In a Thursday interview with European journalists, President Volodymyr Zelenskyy said that Ukraine needs to wait before launching its long-expected counteroffensive. While some analysts have been expecting the next phase of Ukraine’s military action against Russia’s unprovoked invasion to come at any moment—and some online voices have been claiming that action has already begun—Zelenskyy said that while Ukraine could go ahead with a counteroffensive right now, it shouldn’t. Not if it wants to ensure its success and limit its losses.
As reported by the BBC, Zelenskyy noted that the Ukrainian military is “ready” after months of training. However, more equipment continues to arrive “in batches.” Perhaps the best reason to wait at the moment is that at least 80 Leopard 1 tanks are expected to be delivered between now and the first of June. Zelenskyy appears set on making sure that Ukraine has everything it needs not just to break through Russia’s frontline defenses, but to liberate a significant area, hold onto the territory it gains, and do so while losing a minimum number of troops.
"With [what we already have] we can go forward, and, I think, be successful," said Zelenskyy, “but we'd lose a lot of people. I think that's unacceptable. So we need to wait. We still need a bit more time."
The good news about Zelenskyy’s statements is that he expressed confidence Ukraine not only can be, but will be successful. While some other officials have spent the last few weeks trying to tone down expectations for what the counteroffensive will bring, Zelenskyy spoke firmly about moving Russian forces out of Ukraine.
Recent statements and widely read analysis suggest that even if Ukraine’s counteroffensive is successful, it’s unlikely to dislodge Russia from a large part of Ukraine. Instead, recent articles have suggested that the best outcome is “a grinding war of attrition” lasting years, in which Russia’s population advantage is offset by the flow of Western weapons into Ukraine. That is, if such a flow can be maintained. Many recent articles urge Ukraine toward some kind of negotiated settlement, leaving Russia in control of Ukrainian territory based on the idea that without a string of victories, Western allies will lose interest in providing assistance to Ukraine.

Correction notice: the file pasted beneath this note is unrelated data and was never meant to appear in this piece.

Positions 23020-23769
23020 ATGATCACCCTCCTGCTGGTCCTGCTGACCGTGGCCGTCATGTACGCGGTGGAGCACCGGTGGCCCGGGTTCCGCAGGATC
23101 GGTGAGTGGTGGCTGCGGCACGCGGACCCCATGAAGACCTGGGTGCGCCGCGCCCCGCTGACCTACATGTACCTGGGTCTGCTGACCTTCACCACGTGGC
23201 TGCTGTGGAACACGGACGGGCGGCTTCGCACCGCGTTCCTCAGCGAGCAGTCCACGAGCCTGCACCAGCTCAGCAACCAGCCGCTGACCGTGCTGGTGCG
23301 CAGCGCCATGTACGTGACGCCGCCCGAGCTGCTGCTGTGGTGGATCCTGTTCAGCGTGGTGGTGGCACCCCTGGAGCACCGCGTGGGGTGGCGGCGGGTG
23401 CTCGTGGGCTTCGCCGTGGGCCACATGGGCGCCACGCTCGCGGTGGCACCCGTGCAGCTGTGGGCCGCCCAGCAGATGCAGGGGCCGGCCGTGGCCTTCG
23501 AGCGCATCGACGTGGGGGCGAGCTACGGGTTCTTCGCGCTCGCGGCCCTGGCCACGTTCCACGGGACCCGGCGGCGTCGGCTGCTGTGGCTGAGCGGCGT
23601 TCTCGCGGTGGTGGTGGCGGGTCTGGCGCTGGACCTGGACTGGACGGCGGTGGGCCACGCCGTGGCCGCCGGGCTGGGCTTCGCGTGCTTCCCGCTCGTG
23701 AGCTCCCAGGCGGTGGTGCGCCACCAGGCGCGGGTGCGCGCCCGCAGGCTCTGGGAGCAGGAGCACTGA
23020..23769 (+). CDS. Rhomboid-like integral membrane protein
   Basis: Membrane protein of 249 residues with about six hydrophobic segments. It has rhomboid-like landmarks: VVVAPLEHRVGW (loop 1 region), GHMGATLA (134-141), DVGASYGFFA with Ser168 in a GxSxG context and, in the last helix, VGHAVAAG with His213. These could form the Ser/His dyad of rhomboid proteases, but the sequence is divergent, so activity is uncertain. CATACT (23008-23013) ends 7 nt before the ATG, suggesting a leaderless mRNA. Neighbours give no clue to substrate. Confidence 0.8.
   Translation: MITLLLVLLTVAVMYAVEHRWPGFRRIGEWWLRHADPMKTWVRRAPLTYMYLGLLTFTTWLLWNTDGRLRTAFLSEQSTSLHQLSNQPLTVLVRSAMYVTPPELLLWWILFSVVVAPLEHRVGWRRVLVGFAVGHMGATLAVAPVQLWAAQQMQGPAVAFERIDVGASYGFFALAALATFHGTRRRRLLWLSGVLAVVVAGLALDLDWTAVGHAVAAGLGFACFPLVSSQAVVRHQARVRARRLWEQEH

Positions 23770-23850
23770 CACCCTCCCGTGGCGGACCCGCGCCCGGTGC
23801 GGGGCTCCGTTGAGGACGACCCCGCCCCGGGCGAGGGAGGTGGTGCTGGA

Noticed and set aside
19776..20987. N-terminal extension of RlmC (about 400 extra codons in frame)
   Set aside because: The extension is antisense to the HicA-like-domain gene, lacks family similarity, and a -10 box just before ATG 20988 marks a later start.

Many of those articles boil down to the same thing: Ukraine should take what it can get before either Republicans in the U.S. or conservatives in Europe decide that they are better served making an alliance with Putin. There is even speculation about what the U.S. will do if Ukraine’s counteroffensive turns out to be a total failure.
But Zelenskyy doesn’t seem to be counting on a long war of attrition, or to be worried about how the fate of Ukraine might swing on upcoming elections elsewhere. Asked about what might happen if Trump were to return to power, Zelenskyy’s answer was quick.
"Who knows where we'll be [when the election happens]?" he said. "I believe we'll win by then."
Declaring a belief that by November of 2024 the war in Ukraine will be over stands in stark contrast to the “we’ll need to nibble away at them for years” attitude surfacing from other sources, including officials inside Zelenskyy’s own Cabinet. Both the idea that Ukraine is not going to move right now, and that when it does move, its actions will be decisive, defy a lot of the chatter in media of all types.
Granted, there’s no rule that says presidents have to be completely honest. That’s especially true when describing upcoming military plans. Zelenskyy’s statement that Ukraine won’t launch a full-on counteroffensive for some time may only be cover for troops massing outside of Kreminna or Donetsk for an attack on Friday afternoon. His confidence that Ukraine can score a significant blow against Russian forces may disguise knowledge of weakness.
However, there are absolutely no weapons in this war that have been more valuable to Ukraine than the public trust Zelenskyy has engendered both at home and around the world. The trust and faith people have laid on him can’t be replaced by 1,000 shipments of ammo or all the Leopard tanks in the world. Zelenskyy is likely to understand that if he burns bridges in terms of either spreading misdirection about Ukraine’s next actions or the expected outcome, it’s one of the few things that really can affect that pipeline to fresh materiel in support of Ukraine.
Zelenskyy is, once again, the voice of cautious optimism. He’s making a disappointing decision to those who would like to see Ukraine move now. Right now. Pretty please.
But the Ukrainian president appears more concerned with making sure Ukrainian forces are successful at the lowest possible cost in terms of lives, and while he’s open about his belief that Ukraine can succeed, he’s playing the actual plans for that counteroffensive very close to the vest.